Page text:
1. Dave, Welles was still a major celebrity at this point and probably the closest he ever was to being a movie star in the wake of Jane Eyre, but none of that guarantees one a directing job. As a progressive he probably did bring some enthusiasm to a project that emphasizes the persistence of the fascist menace, so Stranger shouldn't be dismissed as entirely impersonal. You note its flaws correctly but you're probably also right to have it on your list. It's not as bad as the worst parts of Lady From Shanghai, but doesn't come close to that film's better moments.

  2. The clocktower sequence at the end is classic. I would have to agree with Samuel Wilson, though that it doesn't approached teh better moments of LADY, but I've always liked THE STRANGER more than most. It's implausible, but a fine suspence yarn, which gives us an excellent performance from Welles (always a treat) and as you note here in your excellent appraisal, another unique turn from Edward G. Robinson. I'm rather amazed that there may be some non-admirers of Welles The Actor out there, as he is an actor par excellence. His voice alone was seemingly made for such a venture. It's far from Welles' greatest film, but it's still an unforgettable achievement, and placement on this countdown is to be applauded.

  3. This was an okay movie, but then again I can watch admirable Mr. Welles in absolutely anything (even in bit parts in crappy stuff like the French movie "Austerlitz"). I might even venture to say that I like Welles-actor more than Welles-director (but I must admit I still don't know enough about his "minor" directorial works). And I definitely prefer Edward G. Robinson in the roles of "good guys" (same goes for Mr. Bogart).

  4. We're all pretty much on the same page here. The lead performances are good, as is to be expected from actors the caliber of Welles and Robinson. It's far from a perfect movie, but at its finest moments it is outstanding - in particular, the ending clock tower sequence that Sam mentions is a highlight.

  5. I can't add more than what has already been said. I like this film and agree the clocktower sequence is classic Welles. Good work by the cast. Robinson is quirky here, reminding me a bit of his role in "Double Indemnity" CLassic capsule review Dave.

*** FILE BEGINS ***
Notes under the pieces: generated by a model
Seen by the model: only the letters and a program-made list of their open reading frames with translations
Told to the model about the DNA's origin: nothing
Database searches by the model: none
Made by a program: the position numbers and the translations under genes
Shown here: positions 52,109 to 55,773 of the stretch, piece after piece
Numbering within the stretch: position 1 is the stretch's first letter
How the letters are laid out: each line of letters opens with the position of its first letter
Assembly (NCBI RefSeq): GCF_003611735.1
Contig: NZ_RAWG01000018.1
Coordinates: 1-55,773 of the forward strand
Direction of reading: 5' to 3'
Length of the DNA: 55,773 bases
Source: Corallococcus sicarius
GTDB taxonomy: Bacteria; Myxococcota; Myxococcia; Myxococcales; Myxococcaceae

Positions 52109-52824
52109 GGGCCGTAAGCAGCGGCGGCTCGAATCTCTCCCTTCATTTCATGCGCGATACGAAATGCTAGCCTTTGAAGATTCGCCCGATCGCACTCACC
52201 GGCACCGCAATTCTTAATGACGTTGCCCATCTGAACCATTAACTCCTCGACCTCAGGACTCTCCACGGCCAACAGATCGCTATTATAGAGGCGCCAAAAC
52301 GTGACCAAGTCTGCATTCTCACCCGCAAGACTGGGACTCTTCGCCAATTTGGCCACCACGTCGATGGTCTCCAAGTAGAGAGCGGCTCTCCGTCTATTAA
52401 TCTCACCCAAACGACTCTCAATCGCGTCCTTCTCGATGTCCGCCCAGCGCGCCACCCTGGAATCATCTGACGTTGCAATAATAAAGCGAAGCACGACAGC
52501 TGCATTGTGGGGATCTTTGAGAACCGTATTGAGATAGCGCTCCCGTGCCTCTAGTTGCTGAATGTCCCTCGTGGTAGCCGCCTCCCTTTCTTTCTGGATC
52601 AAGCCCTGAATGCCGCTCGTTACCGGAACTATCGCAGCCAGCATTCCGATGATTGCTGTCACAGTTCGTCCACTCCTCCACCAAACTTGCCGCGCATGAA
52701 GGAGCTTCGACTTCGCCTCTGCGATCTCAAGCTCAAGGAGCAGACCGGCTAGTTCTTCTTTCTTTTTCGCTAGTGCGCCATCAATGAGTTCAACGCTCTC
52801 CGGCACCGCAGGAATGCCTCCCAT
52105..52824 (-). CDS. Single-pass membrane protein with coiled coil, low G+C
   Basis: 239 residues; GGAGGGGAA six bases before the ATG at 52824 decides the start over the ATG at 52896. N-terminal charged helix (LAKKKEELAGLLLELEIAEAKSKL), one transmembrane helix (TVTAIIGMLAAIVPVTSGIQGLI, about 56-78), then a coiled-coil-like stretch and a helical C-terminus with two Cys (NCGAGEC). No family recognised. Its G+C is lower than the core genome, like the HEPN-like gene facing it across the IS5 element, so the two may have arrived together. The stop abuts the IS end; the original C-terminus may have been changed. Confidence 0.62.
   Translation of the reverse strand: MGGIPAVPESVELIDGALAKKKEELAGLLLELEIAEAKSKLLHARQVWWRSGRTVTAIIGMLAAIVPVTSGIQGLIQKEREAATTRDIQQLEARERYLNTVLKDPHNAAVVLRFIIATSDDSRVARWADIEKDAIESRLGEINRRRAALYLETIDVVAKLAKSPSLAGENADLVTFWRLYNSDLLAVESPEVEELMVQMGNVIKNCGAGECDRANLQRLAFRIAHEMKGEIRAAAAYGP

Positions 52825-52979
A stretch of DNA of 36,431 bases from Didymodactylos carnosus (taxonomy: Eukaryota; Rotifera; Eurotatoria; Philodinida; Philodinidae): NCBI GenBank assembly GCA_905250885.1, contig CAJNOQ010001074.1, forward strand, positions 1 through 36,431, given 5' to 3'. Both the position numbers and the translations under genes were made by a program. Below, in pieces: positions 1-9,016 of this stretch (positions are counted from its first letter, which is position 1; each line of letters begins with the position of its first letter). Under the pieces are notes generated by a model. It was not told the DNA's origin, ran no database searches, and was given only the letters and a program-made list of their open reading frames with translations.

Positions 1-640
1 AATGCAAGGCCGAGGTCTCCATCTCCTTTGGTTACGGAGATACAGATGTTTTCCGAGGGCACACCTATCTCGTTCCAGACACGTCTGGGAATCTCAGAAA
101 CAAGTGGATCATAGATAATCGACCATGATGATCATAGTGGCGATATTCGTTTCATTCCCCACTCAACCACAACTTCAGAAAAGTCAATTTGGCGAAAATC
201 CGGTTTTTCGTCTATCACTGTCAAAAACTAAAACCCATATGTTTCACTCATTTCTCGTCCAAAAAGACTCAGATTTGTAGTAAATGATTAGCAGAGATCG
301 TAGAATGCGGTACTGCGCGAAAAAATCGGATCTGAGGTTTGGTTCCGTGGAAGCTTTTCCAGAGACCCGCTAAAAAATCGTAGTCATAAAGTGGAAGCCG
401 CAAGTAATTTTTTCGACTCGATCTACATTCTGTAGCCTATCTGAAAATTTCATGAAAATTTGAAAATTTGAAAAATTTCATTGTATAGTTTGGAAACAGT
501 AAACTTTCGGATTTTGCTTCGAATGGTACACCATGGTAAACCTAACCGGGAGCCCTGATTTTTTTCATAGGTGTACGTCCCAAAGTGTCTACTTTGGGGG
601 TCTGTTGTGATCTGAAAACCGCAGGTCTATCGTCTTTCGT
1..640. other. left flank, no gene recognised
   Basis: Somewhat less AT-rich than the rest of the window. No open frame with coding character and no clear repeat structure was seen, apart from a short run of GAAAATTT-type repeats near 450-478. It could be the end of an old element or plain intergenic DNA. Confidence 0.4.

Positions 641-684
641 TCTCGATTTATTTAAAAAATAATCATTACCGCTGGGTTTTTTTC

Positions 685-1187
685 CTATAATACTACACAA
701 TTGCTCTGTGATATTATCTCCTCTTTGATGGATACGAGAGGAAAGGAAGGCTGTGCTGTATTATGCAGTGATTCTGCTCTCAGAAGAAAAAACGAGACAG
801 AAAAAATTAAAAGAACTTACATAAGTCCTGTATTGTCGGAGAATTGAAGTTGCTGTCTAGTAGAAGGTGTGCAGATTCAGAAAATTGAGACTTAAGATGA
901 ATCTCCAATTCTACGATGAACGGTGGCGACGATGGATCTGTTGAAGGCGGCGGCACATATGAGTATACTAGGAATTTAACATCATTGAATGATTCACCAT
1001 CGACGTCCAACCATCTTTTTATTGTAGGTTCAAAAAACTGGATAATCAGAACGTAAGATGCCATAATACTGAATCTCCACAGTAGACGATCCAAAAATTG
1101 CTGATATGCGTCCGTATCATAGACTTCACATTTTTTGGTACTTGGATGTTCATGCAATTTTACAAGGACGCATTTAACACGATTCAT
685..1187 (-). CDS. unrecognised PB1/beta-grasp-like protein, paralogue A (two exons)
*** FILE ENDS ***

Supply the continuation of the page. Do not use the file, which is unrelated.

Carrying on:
I wrote about this film back in 2008. Hope you don’t mind but I posted a link if anyone if interested.


  6. I saw this a few years ago and was disappointed. I loved the premise - Nazi hiding in small New England town in postwar years - and the sense of place Welles initially evoked. But eventually I felt it lacked tension or suspense - that "believability" quality you describe, though to be honest I can't remember the specifics of why I felt this - and the rest of the film felt flat to me. I do know a lot of people who like it, however.

    And count me among the huge fans of Welles the actor.

  7. Just saw The Stranger on TCM two or three weeks ago and really liked it. As far as Welles' 1940's output goes, I much prefer it to The Lady from Shanghai, which I thought was nonsense.

    Of course, it's still not on the level of one of his later masterpieces like The Trial or F for Fake but, still, it's highly enjoyable.

    Other great films about runaway Nazis: Schlesinger's Marathon Man, and Norman Jewison's The Statement (2003) with Michael Caine.

  8. John - Please feel free to post links to any of the films that are in this countdown... I know that I've missed some of your stuff that was posted prior to me entering the blogosphere

    MovieMan - "Believability" is the main problem with the film, but I still think it's an entertaining mystery.

    Adam - Thanks for stopping by. I think that The Lady from Shanghai has some impressive high points. I haven't seen The Statement, though, I'll have to investigate that one. Thanks for the recommendation!

  9. Anytime Welles cranks into a monologue, as he does in the dinner scene and then in the ferris wheel scene in The Third Man, he has me completely. He is mesmerizing when he gets the floor.

  10. I agree on many of the comments, but still feel that the characters are not very believable in their actions - this makes the story become more of a highly symbolic farce at one point. I even read it for satire: